ABOVE: Fruiting Ficus subcordata at Tawau Hills Park in Sabah. The large ripe figs are extremely popular with several species of hornbills.
Photo by Shavez Cheema and Chun Xing Wong.
WUNUT Ficus subcordata Blume (1825) SECTION: CONOSYCEAE
Latin: Similar to Ficus cordata a synonym for Ficus elastica from the similarity of the leaves. In the USA known as Fairchild’s Fig.
Habit: One of the most common large figs in the more seasonal areas of SE Asia and the Pacific Islands east to the Solomon Islands. In the Lesser Sunda Islands of Indonesia frequently grown as fence posts, with the leaves regularly pruned for cattle fodder.
In the wet forests of Borneo an uncommon hemi-epiphyte. At Lambir Hills, Harrison et al (2003) described the characteristic growth habits of 9 individuals as being very large hemi-epiphytes in the crown of 30 m + tall emergent trees. i.e. not stranglers with multiple roots enclosing the trunk of the host tree but canopy epiphytes with normally one of two aerial roots reaching the ground.
Leaves: Medium size thick oblong leaves 9-20 cm long by 4-10 cm wide with a light green petiole (leaf stalk) up to 5 cm long. The leaves resemble small Ficus elastica leaves, or large Ficus benjamina leaves with multiple rows of indistinct parallel veins.
Fig: The large oblong figs to 3.5 cm ripen green to yellow to orange and black.
Similar species: Ficus benjamina and Ficus stricta which form a species group with F. subcordata. The differences are related to size. Ficus benjamina has the smallest leaves and figs whilst F. subcordata has the largest figs and leaves. Ficus stricta leaves and figs are intermediate in size.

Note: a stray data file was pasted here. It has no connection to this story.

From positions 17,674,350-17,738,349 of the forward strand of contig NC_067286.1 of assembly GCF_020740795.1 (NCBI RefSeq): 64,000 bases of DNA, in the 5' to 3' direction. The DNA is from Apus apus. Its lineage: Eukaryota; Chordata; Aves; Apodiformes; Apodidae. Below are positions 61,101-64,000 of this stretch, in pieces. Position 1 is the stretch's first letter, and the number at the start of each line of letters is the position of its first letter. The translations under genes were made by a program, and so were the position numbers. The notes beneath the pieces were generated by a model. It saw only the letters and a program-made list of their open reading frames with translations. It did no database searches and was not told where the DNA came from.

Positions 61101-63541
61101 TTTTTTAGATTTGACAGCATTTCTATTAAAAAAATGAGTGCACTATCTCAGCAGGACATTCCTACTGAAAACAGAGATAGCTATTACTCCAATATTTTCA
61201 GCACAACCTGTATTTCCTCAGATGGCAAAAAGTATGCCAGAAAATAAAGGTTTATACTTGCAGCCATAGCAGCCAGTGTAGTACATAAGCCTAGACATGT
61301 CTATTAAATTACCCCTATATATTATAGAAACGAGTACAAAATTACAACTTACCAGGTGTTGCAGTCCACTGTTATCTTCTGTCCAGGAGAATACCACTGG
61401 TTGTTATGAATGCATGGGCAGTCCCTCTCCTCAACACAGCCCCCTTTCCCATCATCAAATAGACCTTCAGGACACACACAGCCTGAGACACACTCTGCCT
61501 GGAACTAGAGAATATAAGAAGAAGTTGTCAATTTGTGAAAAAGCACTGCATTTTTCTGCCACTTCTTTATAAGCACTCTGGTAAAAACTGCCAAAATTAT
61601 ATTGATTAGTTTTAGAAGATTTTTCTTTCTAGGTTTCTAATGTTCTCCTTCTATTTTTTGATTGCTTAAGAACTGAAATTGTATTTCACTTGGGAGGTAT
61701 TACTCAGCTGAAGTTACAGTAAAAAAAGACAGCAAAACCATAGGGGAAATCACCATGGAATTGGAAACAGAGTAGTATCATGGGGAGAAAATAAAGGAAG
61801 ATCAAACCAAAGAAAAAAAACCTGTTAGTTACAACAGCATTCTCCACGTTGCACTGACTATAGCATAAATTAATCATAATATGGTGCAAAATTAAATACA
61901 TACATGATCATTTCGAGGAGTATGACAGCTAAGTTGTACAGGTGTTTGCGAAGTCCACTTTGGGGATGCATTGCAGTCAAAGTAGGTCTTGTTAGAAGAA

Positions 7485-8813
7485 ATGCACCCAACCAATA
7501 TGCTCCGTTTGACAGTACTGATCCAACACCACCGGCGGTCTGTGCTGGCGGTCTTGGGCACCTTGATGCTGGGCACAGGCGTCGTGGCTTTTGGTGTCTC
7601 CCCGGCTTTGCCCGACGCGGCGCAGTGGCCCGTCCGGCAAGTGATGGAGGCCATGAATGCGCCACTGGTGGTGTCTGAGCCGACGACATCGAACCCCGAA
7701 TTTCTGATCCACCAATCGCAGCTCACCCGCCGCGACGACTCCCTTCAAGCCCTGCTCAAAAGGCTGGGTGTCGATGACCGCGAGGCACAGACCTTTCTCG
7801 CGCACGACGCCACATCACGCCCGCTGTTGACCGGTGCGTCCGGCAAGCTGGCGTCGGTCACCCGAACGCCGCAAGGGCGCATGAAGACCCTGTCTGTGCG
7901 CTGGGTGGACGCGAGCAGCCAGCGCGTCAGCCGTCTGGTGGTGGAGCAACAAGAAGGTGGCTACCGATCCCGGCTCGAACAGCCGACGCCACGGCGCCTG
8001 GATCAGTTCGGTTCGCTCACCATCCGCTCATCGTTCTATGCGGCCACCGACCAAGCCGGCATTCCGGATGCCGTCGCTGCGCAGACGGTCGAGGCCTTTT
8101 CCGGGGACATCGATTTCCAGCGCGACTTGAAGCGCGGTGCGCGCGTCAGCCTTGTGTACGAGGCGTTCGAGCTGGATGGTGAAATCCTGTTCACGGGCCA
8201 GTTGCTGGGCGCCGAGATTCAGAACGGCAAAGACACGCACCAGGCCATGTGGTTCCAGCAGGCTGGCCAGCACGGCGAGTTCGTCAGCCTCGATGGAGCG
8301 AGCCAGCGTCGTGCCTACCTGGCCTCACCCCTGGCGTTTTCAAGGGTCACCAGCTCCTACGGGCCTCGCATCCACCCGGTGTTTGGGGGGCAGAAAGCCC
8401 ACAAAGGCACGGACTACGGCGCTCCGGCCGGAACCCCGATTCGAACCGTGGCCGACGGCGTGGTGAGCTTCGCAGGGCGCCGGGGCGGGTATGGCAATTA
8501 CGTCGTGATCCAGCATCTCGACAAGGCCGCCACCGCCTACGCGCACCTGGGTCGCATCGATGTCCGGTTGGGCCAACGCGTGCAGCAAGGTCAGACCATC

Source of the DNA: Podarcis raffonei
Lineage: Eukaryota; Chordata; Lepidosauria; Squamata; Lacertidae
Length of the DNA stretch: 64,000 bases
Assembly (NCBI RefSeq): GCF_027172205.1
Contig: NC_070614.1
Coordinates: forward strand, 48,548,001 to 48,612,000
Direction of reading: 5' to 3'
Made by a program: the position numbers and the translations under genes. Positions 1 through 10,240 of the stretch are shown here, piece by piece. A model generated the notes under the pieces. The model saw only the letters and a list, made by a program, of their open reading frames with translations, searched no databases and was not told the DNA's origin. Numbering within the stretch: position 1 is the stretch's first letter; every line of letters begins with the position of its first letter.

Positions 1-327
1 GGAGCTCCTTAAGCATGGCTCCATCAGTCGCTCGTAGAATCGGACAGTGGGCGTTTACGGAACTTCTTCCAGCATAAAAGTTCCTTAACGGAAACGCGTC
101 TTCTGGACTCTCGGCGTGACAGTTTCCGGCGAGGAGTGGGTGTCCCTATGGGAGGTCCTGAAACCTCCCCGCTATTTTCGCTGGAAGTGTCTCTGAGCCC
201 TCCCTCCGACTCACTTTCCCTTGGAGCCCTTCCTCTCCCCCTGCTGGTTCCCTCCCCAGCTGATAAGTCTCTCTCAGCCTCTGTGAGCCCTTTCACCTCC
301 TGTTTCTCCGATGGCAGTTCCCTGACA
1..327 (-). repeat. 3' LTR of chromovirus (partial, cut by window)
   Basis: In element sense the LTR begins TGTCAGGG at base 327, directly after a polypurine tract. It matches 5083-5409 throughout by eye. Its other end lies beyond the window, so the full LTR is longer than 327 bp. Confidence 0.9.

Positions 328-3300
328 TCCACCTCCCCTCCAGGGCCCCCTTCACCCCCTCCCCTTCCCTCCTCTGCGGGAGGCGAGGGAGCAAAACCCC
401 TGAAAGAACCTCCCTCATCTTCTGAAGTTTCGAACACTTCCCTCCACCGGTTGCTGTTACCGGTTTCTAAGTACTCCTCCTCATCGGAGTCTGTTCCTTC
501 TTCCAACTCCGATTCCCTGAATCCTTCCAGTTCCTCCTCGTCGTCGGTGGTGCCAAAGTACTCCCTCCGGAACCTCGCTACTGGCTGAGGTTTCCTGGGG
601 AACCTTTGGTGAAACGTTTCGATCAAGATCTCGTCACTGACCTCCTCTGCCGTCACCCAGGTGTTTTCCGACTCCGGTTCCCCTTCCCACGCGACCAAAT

Distinguish: By the shape and size of the leaf without any well defined side veins, combined with the very large figs.
Distribution: Widespread but scarce in lowland forests throughout Borneo. Locally common at Tawau Hills Park.
Sabah: At least two individuals in the forest near Tawau Hills Park HQ fruit regularly attracting Binturongs, Red Langurs, Gibbons and Helmeted, Rhinoceros, Wreathed, Bushy-crested and Black Hornbills.
Brunei: An individual fruits regularly next to the Belalong Canopy Walkway in Temburong attracting Bushy-crested, Rhinoceros and Helmeted Hornbills to feed as well as the local gibbon family.
Sarawak: At Lambir the 7th most common hemi-epiphytic fig in the 2 Smithsonian plots (60 ha) with 5 individuals present in 1998 and 4 individuals present in 2005. The missing individual was lost in a tree fall. Harrison (2006).
Kalimantan: Locally common in South and East Kalimantan.
Range: Vietnam south to Sumatra and east to New Guinea and the Solomon Islands where Ficus subcordata is both the most common and the largest strangling fig in the island forests.